In the 1960s my mother inherited a ring that had been passed down through two generations. When she began wearing the ring, just before falling asleep or upon waking, she heard the sounds of murmuring voices, clinking glasses, and muffled laughter as if there were a party going on in another part of the house. Then, a man’s insistent voice calling out, “Rose! Rose!” A few weeks later, she put the ring away and the haunting stopped.
Years afterwards she told me about the ring and the voice, but when I asked about the woman who owned the ring, my mother said all she knew was that it belonged to a relative of her grandmother, and by that time anyone who might have known more had passed away.
There were plenty of stories of my first-generation Irish-American grandparents growing up in Chicago at the turn of the last century. But when either was asked where in Ireland their parents had come from there were no answers. They truly didn’t know. So, we were left with only the bits and pieces of memorabilia – some lace and embroidered cloths, a cracked teapot carried lovingly across the ocean – and slivers of information.
My desire to find out about the ring began with my great grandmother, Cecilia Kilroy Williamson, who, I discovered, was given that ring by her cousin Joe. The ring had belonged to his mother. Along with his father’s watch, it was all he had left of his family. When Joe was three years old his parents and baby sister all died when the Lady Elgin sank in Lake Michigan in 1860 and he was left in the care of his maternal grandparents.
As a young man he moved from Milwaukee to Chicago and was reunited with his cousin Cecelia. As he’d never married, he gave those mementos to her when he was dying. So, the ring came to Cecelia with a tragic and sad story. Having had much of that in her own life, it’s no wonder it was put away and not spoken of.
Cecelia was born in New York City in 1855 to Michael Kilroy and Mary McHale, and one of the bits and pieces we had, a sampler she embroidered at age 13, revealed that in the 1860s the Kilroy family was living in Erie, Pennsylvania. Then, sometime in the 1870s she met Charles Williamson, a young British Protestant who had come down to Erie from Canada. When they married, the family story goes, Cecelia was disowned.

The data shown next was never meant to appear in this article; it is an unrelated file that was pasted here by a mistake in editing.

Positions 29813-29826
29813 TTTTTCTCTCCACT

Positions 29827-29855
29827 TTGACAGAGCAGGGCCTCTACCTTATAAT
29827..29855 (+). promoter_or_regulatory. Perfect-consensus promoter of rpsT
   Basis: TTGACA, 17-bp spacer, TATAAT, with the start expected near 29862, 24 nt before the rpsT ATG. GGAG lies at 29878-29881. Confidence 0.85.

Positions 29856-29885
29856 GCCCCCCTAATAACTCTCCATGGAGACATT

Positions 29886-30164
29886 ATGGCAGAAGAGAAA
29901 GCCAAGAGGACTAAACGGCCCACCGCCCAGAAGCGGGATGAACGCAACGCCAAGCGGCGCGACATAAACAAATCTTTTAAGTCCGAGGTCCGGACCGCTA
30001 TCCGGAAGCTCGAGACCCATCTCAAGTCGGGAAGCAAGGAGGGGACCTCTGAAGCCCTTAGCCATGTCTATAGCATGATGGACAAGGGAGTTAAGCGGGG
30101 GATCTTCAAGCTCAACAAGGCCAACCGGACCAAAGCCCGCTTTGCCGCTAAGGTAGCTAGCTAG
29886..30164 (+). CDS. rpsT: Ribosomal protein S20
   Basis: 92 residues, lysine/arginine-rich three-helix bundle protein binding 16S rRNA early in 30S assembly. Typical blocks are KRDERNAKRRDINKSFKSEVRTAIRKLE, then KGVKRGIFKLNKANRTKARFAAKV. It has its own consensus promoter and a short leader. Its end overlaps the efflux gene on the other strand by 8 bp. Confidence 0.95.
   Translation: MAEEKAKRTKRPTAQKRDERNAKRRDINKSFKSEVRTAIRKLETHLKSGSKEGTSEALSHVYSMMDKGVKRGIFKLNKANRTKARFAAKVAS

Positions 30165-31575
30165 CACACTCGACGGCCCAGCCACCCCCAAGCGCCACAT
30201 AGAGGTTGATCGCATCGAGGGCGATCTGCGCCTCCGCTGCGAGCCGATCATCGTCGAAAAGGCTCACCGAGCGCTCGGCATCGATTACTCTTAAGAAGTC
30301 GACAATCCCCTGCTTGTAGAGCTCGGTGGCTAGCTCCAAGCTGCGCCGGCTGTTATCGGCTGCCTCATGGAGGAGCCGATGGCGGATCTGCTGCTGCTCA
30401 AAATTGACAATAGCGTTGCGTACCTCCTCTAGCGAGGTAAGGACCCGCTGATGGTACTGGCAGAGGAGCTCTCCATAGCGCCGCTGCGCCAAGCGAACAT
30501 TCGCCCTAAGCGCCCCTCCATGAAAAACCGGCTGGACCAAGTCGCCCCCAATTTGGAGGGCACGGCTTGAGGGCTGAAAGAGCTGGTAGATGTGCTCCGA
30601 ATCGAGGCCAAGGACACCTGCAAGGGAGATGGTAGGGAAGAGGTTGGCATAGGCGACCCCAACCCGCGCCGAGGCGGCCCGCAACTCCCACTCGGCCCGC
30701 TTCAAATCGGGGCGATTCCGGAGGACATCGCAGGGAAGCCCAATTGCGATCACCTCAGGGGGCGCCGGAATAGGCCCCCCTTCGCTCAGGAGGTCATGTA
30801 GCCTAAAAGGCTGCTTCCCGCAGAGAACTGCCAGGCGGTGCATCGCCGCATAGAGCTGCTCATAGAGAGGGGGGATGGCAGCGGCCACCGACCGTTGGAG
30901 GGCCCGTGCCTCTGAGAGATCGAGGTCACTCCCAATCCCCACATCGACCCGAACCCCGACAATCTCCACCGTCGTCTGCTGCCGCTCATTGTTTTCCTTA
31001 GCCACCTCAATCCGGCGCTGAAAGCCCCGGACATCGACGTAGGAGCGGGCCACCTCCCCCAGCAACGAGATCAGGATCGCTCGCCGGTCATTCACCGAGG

They moved to Chicago in the late 1870s. Charles was a cooper, or a barrel maker, and he had a brother already in Chicago who operated his own barrel factory. They eventually had ten children, seven of whom survived. Lenore, the youngest, became my grandmother. Every one of them was baptized a Catholic.
Tragedy struck in 1902 however, when Charles was killed in a factory accident. Cecelia had an emotional breakdown and was sent to a sanatorium, leaving the eldest daughters, Ella and Rose, to run the home until their mother was well enough to return. My grandmother was then four years old and her lasting memory was of losing both her parents.
Despite this hardship, there was a strong sense of service that Cecelia and Charles passed down to their children. Charles, Jr. became a Chicago fireman. Ann and Lenore studied nursing. Though Ann died of pernicious anemia during her training, Lenore graduated in 1917 and had a career as a nurse before beginning her own family of nine children. Ella became an expert milliner and Rose an excellent seamstress. All of Lenore’s daughters enjoyed the benefit of these skills in the beautiful outfits created for them every Christmas and Easter. Were these skills passed down to them from Cecelia, who might have learned them from her own mother?
In this process of my journey of discovery I did eventually find concrete information on my immigrant relatives. It turned out there was another cousin of Cecelia and Joe. She had come over from Ireland in 1868 and became a Sister of Providence. It was thus from information provided by the convent that we finally discovered the place that Michael Kilroy left all those years ago. Sister Cyril’s birth name was Sarah Kilroy and she was born in Newport, County Mayo.
The stories I heard throughout my childhood made me wish I could have gone back in time and known all of these people I came from. My mother’s ring became the place to start piecing those bits and pieces together and led to the discovery of a much fuller picture of what all those who came before us had had to endure.
– By Monica Dougherty
Monica Dougherty is the author of Rose’s Ring (Sunstone Press, 2014), a historical thriller that traverses time, interweaving Dougherty’s own family history, a tribe of native Oneida, and a runaway slave.